Assembling a coalition of climate change narratives on UK climate action: a focus on the city, countryside, community and home.

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Date: Jan. 2021
From: Climatic Change(Vol. 164, Issue 1-2)
Publisher: Springer
Document Type: Report; Brief article
Length: 278 words

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Abstract :

Keywords: Narratives; Climate action; Cities; Home; Countryside; Community Abstract Perceptions of climate change and associated risks are complex and require greater consideration of the context in which behaviours are formed and changed. People tend to create their own stories of climate change providing an opportunity to capture personal experiences and frame solutions accordingly through narratives. Engagement with the issue can be further enhanced when using topics that resonate with individuals, especially through place attachments and local interests. Positioning climate change around communities, cities, homes and the countryside, for example, resonates with certain audiences as action at these scales provides useful narratives through which to engage audiences and increase positive associations with resilient and low-carbon futures. Nevertheless, we show how engagement with these narratives is complex and may overlap or contest in some cases. We present findings from thirty semi-structured interviews conducted with academic, policy and practitioner communities in the United Kingdom (UK) which explored what sub-themes could be utilised to engage audiences on climate change through narratives focused around cities, the countryside, communities and the home. We identify 10 sub-themes ranging from technological change (homes), connecting people (communities), alternative infrastructures (countryside) and positive visions of identity (cities). In search of a coherent coalition of diverse interests in shaping climate change action, we discuss two cross-cutting themes on technology and social norms which emerge strongly across each of the sub-themes. Author Affiliation: (1) Grantham Research Institute on Climate Change and the Environment, London School of Economics and Political Sciences, London, UK (2) Department of Geography, Royal Holloway, University of London, London, UK (a) Article History: Registration Date: 01/05/2021 Received Date: 04/28/2020 Accepted Date: 01/05/2021 Online Date: 01/19/2021 Byline:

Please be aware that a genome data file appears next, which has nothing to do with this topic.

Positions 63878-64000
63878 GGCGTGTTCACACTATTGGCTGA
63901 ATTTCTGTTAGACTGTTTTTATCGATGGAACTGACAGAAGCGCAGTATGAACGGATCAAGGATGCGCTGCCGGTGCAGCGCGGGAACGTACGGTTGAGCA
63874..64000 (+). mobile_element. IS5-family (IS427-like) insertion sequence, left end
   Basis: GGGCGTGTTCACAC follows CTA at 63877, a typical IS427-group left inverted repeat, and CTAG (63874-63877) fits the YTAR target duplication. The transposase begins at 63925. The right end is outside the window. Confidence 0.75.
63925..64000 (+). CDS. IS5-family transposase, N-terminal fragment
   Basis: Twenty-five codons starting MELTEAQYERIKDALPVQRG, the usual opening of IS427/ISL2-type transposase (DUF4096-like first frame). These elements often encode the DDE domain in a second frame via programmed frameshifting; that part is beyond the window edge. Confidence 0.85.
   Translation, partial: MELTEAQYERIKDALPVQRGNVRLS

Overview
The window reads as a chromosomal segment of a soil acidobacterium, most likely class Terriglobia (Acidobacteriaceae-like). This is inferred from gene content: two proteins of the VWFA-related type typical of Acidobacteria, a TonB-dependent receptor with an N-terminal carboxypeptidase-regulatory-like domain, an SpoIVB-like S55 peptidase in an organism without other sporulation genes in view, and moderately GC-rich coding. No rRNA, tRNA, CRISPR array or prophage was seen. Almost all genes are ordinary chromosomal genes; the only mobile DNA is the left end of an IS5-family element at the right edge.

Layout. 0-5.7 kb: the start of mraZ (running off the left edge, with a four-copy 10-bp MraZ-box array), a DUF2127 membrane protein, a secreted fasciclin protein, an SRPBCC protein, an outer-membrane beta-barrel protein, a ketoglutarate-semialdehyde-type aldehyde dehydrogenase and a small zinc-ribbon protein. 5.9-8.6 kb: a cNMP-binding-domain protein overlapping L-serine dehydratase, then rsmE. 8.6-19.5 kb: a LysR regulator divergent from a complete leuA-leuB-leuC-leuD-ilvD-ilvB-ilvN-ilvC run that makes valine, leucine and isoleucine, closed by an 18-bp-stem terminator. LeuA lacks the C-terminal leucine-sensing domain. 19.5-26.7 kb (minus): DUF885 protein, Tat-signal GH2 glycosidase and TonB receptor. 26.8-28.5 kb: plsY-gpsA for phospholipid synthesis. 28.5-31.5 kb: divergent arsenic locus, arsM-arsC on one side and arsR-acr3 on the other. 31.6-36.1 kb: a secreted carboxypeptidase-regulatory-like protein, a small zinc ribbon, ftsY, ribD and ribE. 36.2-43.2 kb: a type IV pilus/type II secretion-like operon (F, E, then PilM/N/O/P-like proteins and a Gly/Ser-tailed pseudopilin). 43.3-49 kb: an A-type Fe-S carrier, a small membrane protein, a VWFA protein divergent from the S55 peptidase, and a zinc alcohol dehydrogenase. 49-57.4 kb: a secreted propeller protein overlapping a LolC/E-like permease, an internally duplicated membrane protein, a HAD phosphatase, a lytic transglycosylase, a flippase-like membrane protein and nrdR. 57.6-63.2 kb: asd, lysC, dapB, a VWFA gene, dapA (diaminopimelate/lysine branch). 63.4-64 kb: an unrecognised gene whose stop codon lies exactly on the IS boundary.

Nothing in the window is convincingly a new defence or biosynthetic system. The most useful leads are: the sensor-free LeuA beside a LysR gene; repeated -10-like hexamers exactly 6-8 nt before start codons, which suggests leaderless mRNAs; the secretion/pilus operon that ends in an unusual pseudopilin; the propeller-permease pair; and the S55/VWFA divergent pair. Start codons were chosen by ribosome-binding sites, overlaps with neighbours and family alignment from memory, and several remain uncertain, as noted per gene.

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Gale Document Number: GALE|A649299595